Background: There are no reports comparing testicular volume between normal fetuses, fetuses with prune-belly syndrome (PBS), and fetuses with anencephaly. The study hypothesis was that PBS and especially anencephaly alter the testicular volume during the human fetal period.
Aim: The objective of the study was to compare the testicular growth in fetuses with anencephaly, with PBS, and without anomalies.
Study design: This is a morphometric study of human fetuses. Seventy testes from fetuses without anomalies aged 11-22 weeks post-conception (WPC), 30 testes from fetuses with anencephaly aged 13-19 WPC, and eight testes from fetuses with PBS aged 13-16 WPC were studied. Testicular length, width, and thickness were evaluated with the aid of computer programs (Image Pro and ImageJ) (Figure). The fetal testicular volume was calculated using the ellipsoid formula: Testicular volume (TV) = [length × thickness × width] × 0.523. The Shapiro-Wilk test was used to ascertain the normality of the data and to compare quantitative data between normal fetuses vs. fetuses with anencephaly, while the Kruskal-Wallis test was used to assess gender and laterality differences. Simple linear correlations (LCs) were calculated for testicular volume according to fetal age, weight, and crown-rump length.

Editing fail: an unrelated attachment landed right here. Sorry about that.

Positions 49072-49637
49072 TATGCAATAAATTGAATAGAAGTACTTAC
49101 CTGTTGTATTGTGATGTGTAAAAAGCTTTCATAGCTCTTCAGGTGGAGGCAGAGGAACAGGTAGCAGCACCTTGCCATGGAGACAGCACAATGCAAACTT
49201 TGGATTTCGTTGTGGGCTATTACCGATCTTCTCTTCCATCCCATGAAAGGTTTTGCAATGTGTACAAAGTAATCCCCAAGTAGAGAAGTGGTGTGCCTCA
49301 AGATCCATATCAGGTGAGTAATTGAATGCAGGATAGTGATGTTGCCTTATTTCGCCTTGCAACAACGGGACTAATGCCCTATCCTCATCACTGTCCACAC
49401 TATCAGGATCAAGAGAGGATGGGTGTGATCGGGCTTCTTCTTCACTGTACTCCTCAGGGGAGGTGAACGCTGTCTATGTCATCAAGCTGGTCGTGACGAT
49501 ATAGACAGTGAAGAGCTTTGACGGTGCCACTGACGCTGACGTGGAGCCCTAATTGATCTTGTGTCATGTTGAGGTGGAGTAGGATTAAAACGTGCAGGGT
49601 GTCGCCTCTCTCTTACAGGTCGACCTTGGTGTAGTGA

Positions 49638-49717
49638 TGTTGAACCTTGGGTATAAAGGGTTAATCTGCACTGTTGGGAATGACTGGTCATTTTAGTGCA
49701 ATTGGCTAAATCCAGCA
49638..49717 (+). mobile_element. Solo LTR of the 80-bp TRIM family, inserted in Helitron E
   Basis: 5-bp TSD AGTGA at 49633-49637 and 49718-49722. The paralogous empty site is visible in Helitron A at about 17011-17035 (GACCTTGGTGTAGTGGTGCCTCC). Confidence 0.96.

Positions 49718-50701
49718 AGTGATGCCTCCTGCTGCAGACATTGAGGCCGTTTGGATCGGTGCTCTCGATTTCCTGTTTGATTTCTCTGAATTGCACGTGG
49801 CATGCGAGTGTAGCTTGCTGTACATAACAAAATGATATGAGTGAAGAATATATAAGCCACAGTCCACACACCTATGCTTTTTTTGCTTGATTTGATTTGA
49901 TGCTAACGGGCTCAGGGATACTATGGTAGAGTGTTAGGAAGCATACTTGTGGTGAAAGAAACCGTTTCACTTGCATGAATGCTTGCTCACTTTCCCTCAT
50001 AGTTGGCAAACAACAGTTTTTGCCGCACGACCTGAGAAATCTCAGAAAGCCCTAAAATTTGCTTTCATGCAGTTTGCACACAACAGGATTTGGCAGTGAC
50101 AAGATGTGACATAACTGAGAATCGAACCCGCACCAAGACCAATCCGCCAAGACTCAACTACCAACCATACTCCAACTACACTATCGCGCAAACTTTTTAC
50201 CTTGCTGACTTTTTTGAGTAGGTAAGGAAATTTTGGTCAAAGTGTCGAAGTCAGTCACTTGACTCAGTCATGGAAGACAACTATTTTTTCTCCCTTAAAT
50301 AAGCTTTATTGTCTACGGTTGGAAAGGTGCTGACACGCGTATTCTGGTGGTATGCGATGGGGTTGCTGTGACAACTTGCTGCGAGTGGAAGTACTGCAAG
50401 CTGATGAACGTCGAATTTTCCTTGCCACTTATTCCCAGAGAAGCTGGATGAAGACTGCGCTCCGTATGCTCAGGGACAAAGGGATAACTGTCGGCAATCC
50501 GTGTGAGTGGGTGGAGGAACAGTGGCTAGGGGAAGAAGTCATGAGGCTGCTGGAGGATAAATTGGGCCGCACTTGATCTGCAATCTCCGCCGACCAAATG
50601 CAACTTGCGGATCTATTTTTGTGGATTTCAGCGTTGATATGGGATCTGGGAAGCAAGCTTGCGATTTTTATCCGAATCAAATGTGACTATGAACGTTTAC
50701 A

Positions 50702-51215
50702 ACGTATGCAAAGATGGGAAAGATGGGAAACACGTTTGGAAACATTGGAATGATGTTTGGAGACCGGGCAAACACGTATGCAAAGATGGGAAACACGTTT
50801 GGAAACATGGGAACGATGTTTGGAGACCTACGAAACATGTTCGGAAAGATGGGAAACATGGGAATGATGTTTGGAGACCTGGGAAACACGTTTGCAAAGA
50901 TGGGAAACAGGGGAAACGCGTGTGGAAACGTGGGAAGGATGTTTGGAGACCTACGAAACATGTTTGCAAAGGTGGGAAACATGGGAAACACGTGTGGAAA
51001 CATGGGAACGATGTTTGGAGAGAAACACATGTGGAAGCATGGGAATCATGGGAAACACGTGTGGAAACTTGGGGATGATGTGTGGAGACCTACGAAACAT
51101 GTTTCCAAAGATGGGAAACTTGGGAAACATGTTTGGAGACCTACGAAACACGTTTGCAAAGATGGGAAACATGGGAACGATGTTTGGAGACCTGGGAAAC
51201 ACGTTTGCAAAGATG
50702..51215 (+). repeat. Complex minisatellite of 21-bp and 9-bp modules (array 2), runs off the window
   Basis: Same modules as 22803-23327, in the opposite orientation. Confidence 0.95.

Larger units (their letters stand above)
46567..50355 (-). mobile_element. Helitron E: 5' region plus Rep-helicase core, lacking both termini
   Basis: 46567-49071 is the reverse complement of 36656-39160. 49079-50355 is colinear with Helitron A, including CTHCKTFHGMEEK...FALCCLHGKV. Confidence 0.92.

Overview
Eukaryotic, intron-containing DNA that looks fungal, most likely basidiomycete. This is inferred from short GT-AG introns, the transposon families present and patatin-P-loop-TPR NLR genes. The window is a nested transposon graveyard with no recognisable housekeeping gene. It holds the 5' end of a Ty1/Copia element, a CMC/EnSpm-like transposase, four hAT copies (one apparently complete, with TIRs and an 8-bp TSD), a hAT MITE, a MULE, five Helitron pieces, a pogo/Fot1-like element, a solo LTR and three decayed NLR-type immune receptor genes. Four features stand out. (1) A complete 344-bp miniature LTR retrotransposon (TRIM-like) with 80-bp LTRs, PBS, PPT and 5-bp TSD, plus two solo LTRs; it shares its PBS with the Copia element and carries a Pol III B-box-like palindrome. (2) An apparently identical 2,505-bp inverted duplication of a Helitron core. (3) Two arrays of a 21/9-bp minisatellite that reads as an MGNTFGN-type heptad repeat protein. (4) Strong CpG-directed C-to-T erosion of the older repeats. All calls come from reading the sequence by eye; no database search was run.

Results: All 108 testes studied were abdominal. The right (p = 0.0310) and left (0.0470) testicular volumes were significantly smaller in fetuses with anencephaly than those in the control group. The linear regression analysis indicated that the right and the left testis volume in the control group (right: r2 = 0.6665; left: r2 = 0.6707) and PBS group (right: r2 = 0.9937; left: r2 = 0.9757) increased with fetal age (p < 0.0001). This analysis also indicated that the testicular volume in fetuses with anencephaly did not increase with fetal age (right: r2 = 009816; left: r2 = 0.07643).
Discussion: This article is the first to report testicular volume correlations with fetal parameters in fetuses with anencephalic and fetuses with PBS. Significant alterations were observed in testicular growth in the anencephalic group compared with the control group, and it was also observed that the bilateral cryptorchidism in PBS does not alter the testicular development and growth during the fetal period. The unequal WPC distribution between fetuses with PBS, fetuses with anencephaly, and controls and the small sample size are limitations of this study. Further studies should be performed to confirm this study's findings.
Conclusions: Testicular growth is slower and does not show significant correlations with fetal parameters in fetuses with anencephalic. Significant differences in testicular development in fetuses with PBS was not observed.
Keywords: Anencephaly; Prune-belly syndrome; Testicular migration; Testis.
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